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Thoughts on the modern workplace – we should all be grateful!


The Guardian yesterday had a lovely story urging workers of the world to stop moaning about their stressful, time-consuming lives, and arguing that 100 years ago things were far, far worse! Quite frankly, we'd have to agree with them on the evidence given!

Taking six popularly-held beliefs about today's workplace, Evan Davis dispels any arguments that things are getting tougher and harder for those on the work treadmill as follows:

  • There's no job security. The idea that we have lost the concept of a job for life is a myth, says Davis. People have always done different jobs for different employers, and the length of time people remain in jobs is pretty stuck at 3-5 years.

  • Lads get left behind. No, says Davis, we've always been concerned about unskilled young men - before the First World War, the "boy worker problem" saw boys leaving school at 14 with few, if any, qualifications to drift into jobs as messenger boys.

  • Stress levels are rising. Get real, says Davis, people used to have to stick with whatever work they could get during the Depression, and God help you if you didn't put up with any sort of harassment that came your way.

  • We're all working harder. Hardly, as at the turn of the century, 13 and 14-year-olds would be pressed into service until the age of 65 or older. Indeed, the number of hours worked has been decreasing steadily to an average of 37 hours a week from around 54 before the Second World War.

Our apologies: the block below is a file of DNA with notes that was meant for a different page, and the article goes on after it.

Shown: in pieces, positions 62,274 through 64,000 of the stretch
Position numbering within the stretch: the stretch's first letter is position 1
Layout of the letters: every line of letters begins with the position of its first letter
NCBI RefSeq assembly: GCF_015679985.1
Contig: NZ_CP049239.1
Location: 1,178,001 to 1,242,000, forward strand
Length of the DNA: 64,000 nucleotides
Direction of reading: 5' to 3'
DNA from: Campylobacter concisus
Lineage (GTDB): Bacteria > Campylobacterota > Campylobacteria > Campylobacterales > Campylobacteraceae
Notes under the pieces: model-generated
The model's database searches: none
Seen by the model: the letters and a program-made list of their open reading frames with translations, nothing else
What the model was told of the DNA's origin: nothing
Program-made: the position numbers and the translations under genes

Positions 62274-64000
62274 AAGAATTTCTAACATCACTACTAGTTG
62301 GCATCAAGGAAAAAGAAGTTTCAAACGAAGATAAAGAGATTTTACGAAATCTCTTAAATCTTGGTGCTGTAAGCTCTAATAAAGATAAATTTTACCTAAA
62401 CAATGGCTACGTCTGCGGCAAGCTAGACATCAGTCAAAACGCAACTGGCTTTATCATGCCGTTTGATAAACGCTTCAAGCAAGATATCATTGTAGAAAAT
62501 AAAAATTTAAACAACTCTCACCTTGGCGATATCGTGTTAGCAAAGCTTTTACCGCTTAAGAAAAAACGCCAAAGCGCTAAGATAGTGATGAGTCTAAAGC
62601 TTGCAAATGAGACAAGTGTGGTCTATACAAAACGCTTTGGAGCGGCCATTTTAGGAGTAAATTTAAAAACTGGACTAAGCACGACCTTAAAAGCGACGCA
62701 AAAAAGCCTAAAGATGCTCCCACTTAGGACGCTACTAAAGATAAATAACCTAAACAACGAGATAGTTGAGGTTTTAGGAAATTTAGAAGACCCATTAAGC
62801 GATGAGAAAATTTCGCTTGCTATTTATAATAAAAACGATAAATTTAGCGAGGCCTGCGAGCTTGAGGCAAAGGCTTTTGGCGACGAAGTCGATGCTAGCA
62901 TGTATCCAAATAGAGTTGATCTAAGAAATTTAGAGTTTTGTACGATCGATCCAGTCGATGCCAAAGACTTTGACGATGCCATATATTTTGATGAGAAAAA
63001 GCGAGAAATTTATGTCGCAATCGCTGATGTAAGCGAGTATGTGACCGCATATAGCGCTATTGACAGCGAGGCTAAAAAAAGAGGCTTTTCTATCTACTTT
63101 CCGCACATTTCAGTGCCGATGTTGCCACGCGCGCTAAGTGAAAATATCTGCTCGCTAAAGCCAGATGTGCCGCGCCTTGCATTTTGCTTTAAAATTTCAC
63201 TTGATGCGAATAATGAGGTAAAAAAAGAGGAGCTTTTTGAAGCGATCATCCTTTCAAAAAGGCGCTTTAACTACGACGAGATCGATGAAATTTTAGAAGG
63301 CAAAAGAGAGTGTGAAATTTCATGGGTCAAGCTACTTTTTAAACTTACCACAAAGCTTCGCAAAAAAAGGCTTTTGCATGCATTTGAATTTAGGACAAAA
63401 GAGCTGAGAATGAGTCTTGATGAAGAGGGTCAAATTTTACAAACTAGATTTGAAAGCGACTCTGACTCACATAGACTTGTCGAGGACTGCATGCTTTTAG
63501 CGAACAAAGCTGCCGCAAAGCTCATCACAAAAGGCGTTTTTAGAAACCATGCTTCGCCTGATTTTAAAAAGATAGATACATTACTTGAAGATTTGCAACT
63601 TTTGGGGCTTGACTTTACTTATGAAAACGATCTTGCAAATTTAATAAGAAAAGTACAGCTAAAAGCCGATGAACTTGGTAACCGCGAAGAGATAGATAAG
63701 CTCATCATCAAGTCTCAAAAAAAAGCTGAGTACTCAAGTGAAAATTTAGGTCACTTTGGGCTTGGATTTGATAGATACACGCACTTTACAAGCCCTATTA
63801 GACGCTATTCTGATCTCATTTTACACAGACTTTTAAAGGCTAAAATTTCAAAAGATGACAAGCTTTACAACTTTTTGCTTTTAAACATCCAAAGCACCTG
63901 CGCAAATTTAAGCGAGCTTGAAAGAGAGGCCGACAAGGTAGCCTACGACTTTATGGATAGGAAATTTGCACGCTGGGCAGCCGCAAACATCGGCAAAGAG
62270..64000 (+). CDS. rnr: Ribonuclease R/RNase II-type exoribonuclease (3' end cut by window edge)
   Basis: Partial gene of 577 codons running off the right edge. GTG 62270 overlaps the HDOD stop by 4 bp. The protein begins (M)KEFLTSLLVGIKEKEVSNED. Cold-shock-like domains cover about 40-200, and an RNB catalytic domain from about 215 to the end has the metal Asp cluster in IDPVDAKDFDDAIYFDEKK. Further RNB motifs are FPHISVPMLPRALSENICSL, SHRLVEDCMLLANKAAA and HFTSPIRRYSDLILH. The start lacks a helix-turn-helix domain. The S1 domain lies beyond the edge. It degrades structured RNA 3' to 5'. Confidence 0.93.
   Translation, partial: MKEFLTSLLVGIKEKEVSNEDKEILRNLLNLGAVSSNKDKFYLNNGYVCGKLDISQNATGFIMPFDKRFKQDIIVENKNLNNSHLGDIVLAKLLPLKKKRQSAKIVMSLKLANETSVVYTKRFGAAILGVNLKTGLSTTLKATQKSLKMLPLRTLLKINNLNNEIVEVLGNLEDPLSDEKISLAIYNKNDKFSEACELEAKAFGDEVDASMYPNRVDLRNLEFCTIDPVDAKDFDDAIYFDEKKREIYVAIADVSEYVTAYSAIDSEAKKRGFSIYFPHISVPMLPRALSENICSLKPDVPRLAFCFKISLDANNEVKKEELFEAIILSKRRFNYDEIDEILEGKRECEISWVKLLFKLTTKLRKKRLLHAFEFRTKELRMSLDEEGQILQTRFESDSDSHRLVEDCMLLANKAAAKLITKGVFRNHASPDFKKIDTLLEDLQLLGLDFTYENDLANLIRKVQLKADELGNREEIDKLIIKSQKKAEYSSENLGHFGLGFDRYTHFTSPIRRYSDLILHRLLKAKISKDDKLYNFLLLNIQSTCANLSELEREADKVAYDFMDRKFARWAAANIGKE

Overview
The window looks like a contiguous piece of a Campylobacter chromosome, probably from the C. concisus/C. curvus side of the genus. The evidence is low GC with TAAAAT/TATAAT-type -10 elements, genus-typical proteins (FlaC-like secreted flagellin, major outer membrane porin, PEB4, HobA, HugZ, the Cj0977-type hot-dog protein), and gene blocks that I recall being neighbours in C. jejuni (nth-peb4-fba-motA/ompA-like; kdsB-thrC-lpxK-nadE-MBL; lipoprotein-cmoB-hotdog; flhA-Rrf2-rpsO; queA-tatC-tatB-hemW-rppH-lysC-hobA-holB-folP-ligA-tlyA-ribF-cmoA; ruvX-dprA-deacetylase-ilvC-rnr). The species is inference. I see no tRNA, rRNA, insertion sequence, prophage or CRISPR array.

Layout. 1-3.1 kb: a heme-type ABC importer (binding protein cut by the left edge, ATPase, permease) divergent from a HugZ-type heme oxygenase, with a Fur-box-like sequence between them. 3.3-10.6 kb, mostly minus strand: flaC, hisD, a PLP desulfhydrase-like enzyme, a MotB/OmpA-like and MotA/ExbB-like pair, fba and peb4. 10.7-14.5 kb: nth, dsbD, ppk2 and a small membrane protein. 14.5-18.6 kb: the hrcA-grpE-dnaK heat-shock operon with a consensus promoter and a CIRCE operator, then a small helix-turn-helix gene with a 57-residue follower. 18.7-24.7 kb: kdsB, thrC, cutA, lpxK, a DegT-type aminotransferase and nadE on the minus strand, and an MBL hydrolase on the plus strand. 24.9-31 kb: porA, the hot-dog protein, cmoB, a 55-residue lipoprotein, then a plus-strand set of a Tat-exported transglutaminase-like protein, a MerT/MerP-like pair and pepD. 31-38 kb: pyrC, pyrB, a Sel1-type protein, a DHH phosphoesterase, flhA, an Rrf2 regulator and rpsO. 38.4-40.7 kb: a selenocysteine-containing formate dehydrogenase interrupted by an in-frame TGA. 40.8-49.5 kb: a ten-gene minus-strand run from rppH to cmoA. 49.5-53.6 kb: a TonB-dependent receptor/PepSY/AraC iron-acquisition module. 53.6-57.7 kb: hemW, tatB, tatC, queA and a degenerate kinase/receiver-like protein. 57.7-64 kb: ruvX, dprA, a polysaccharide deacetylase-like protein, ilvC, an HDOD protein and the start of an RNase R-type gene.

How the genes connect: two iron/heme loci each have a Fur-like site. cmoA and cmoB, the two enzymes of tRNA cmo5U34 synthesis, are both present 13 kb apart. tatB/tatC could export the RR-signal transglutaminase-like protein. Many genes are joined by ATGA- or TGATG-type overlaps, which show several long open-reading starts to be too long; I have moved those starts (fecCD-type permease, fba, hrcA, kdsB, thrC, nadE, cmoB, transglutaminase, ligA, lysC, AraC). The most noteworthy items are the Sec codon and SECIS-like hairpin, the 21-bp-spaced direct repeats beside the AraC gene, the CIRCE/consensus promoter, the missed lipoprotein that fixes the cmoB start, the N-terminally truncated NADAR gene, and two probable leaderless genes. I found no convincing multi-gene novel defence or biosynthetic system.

• Modern jobs? McJobs! We may bemoan the increase in service-related jobs, but in reality, they've been there all along, with the 'Upstairs Downstairs' world of domestic service.

  • Home-working is here. Davis says that to suggest that technology is responsible for an increase in working from home is a mistake, as for years, anything from fur-pulling to rug-making was carried out by women in the home.

Concluding his piece, Davis says that few trends in the labour market are actually new, and says that if we're worried about the changes in the workplace, we should listen to US economist Paul Krugman, who says that the jobs that flourish in the future will be the ones information technology can't replace.

Evan Davis is presenting Tinker,Tailor,Teleworker, a three-part series commenting on the changing face of work on Radio 4 starting on Thursday 17 August at 8pm.


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